Jonathan: No, there hasn't been a date established yet. When it is ready, it will be pushed to the device.
    David: So how long will I have to wait for the problems with DL09 to be fixed?
    Jonathan: There is not a date that I can give you since this isn't available.
    David: Isn't it a little ridiculous that I paid $200 for a phone that doesn't work properly? Is that normal for Verizon to sell phones that don't fully function?
    Jonathan: Since we don't make the software, it is hard to say what is happening with your phone. So your phone doesn't fully work? What will it not do?
    David: It will no longer connect to my computer so that I can transfer files back and forth. Also my GPS still takes 5 minutes or more to get a sattelite lock, which essentially renders it useless.
    David: But don't you test the software before sending it out? Based on what I have seen with other Fascinate owners, these problems are very widespread.
    Jonathan: Yes, it is tested and this is not an issue with all of the devices. If you'd like, I can look at your options for replacement.
    Jonathan: Before I can access your account, can you verify the billing password on your account?
    David: ******
    David: DL09 update for the Samsung Fascinate brings a mounting headache for many | Android Central
    David: Latest Verizon Fascinate Maintenance Upgrade Killed Your USB Mounting? | Android Phone Fans
    David: these articles suggest otherwise
    Jonathan: I am referring to the billing password. It can only be up to five characters.
    David: ****
    Jonathan: That doesn't mean they are recognized by the manufacturer.
    Jonathan: I can send you a replacement device under warranty.
    David: I don't want another Fascinate. I want Verizon to recognize that they screwed up with the Fascinate and want reassurance that something is being done to correct it.
    David: Another Fascinate is not going to fix the issue here.
    Jonathan: There are only certain devices that are having this issue and under warranty, you will receive a Certified Like-New Fascinate.
    David: That is not acceptable. I don't want a new phone.
    David: Would another Fascinate have these issues fixed and have the Android 2.2 update I was promised 4 months ago when I bought my phone?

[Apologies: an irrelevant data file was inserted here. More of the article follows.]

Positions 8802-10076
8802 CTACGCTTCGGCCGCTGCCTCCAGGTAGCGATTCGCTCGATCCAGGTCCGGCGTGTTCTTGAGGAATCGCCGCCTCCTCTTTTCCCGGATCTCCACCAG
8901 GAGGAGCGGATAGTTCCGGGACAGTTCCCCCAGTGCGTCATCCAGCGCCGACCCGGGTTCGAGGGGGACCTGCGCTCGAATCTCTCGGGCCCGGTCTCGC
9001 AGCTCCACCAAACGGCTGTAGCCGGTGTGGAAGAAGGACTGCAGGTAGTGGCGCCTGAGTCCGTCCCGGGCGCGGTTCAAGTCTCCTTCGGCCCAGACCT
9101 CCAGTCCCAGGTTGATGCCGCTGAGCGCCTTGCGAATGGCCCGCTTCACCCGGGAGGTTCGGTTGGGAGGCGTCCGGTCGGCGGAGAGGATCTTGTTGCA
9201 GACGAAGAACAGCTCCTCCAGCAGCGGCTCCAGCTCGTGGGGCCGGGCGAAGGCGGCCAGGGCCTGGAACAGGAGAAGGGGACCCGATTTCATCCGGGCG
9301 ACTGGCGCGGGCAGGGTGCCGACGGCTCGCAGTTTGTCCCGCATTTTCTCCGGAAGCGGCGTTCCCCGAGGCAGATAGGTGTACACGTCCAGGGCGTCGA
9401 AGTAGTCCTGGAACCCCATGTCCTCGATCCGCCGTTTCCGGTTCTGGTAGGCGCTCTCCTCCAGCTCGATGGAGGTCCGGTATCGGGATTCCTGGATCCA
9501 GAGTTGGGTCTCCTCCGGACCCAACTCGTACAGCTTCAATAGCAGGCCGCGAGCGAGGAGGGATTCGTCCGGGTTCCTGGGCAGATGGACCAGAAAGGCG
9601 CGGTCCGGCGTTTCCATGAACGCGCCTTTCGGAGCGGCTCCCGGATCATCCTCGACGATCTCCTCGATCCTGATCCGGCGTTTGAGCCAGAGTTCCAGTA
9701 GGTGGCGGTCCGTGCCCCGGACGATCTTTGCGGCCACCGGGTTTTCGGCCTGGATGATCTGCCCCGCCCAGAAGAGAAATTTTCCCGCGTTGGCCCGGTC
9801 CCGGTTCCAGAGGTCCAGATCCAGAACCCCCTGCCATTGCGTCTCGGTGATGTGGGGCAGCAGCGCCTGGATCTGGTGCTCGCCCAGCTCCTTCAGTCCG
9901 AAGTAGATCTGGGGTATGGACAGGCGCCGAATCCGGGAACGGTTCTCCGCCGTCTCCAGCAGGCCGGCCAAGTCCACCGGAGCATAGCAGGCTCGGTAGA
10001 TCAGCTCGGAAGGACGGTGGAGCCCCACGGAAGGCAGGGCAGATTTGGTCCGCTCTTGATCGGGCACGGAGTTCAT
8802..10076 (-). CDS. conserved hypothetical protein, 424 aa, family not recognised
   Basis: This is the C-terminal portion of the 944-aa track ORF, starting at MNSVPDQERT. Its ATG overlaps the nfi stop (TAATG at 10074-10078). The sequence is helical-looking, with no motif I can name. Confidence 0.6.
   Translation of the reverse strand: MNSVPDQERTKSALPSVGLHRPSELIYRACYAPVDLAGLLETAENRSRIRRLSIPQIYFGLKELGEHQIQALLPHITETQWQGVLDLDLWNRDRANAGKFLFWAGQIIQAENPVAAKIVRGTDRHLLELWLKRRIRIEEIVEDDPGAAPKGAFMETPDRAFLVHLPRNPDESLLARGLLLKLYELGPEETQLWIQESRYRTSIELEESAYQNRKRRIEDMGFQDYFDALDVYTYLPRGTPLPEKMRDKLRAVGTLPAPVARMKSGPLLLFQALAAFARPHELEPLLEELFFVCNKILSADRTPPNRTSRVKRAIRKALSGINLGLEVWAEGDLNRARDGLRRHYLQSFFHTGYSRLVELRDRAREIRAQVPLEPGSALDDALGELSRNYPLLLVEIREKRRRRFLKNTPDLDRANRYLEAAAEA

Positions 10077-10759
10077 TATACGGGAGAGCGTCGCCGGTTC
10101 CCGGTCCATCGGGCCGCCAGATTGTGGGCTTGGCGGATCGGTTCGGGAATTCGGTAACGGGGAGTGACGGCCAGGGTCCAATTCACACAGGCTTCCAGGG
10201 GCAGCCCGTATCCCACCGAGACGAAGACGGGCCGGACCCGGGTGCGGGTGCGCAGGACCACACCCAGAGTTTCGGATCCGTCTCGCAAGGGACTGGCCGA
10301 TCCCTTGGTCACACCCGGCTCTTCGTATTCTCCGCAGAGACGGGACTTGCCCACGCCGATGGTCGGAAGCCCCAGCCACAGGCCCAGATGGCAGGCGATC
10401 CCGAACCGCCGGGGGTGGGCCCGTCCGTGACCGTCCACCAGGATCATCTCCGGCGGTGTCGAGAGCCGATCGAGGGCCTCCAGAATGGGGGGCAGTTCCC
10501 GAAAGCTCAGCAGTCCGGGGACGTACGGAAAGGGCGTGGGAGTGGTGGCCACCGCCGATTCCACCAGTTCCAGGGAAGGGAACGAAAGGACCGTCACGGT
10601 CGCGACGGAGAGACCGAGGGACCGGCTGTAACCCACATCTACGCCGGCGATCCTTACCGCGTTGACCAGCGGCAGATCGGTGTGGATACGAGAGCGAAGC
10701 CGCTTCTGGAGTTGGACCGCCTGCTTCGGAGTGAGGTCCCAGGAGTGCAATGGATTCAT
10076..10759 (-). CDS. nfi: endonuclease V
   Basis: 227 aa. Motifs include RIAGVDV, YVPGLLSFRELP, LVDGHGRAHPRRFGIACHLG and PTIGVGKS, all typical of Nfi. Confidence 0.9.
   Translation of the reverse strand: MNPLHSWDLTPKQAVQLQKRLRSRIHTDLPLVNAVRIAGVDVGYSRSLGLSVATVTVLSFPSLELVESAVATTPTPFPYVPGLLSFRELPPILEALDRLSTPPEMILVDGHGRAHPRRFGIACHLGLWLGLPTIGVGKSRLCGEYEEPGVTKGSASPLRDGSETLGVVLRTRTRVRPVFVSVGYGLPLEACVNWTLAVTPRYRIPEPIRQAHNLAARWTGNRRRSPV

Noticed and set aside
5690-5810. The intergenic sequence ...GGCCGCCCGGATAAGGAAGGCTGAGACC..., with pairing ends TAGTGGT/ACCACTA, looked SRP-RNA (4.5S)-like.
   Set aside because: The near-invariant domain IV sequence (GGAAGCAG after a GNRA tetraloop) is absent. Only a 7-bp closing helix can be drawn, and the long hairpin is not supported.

Jonathan: It will come to the device when it is ready, but unfortunately there isn't any further information on this.
    Jonathan: So you do not want the replacement device?
    David: I also have 5 friends who have the same issues with their Fascinate so I highly doubt another one is going to have working GPS and will connect to my computer
    David: No I don't.
    David: But considering the problems this phone has had over the last 4 months, I think it would be fair to credit my account for the cost of the phone.
    Jonathan: At this time, this is your option. If you would like to have this device ordered, you may contact Customer Service. I am giving you options for replacement of the device. Therefore a credit is not waranted.
    David: A new phone will not fix my issues.
    Jonathan: I am sorry you feel that way.
    David: I guess I will continue to use a device that doesn't work and pay just as much for it as others with other phone models that work flawlessly. That really seems fair.
    Jonathan: Which is why I am offering to replace the device.
    Jonathan: I have 2 of the same devices that have not experienced this issue. So there is not an issue with all of the phones.
    David: As I stated before, I know of 6 of these phones personally that have the same issues. There is a very high chance that another Fascinate will still be broken.
    David: But whatever I guess there is nothing else I can do.
    Jonathan: Okay. You are going to keep your current device?
    David: Yes.
    David: Have a good day.
    Jonathan: Okay. You too!
    Jonathan: Thank you for contacting Verizon Wireless. We appreciate your business. Please click 'End Chat' button above to end the chat session.
    01-19-2011 11:45 AM
  24. icebike's Avatar
    Theory 502:

    I have NOTHING to back this up, other than circumstantial evidence:

    All the Galaxy phones on major carriers hit at about the same time in a coup de main link no other manufacturer has been able to achieve.

    What if one of the terms that Sammy had to agree to in order to achieve this marketing blitz was that no carrier would get updates before the others.

    That would allow for one problematic situation holding all others back.

    Just speculating. But from a carriers point of view it might appear as if Sammy was holding back, when all they were doing is living up to their contract.
    rahlquist likes this.
    01-19-2011 11:45 AM
  25. zeravla531's Avatar
    Here is what i have learned personally from all of this.

    For me, the only thing they can do that would make me happy is skip Froyo and say "We are updating all US Galaxy S to Gingerbread on March 1st" or something like that, as i mentioned earlier.

    At this point if they update to Froyo tomorrow, it's still terrible. This phone came out on August 31 when Froyo was available since May. We were all promised a quick update to Froyo, then "before the new year" and now it's "we will have news soon, promise!".

    Unless the Gingerbread thing happens, this will be my LAST Samsung product regardless of Froyo or not.

    I will purchase HTC or Motorola (if Sprint ever gets a Motorola Android phone) from now on.
    mikepfly2 likes this.
    01-19-2011 11:48 AM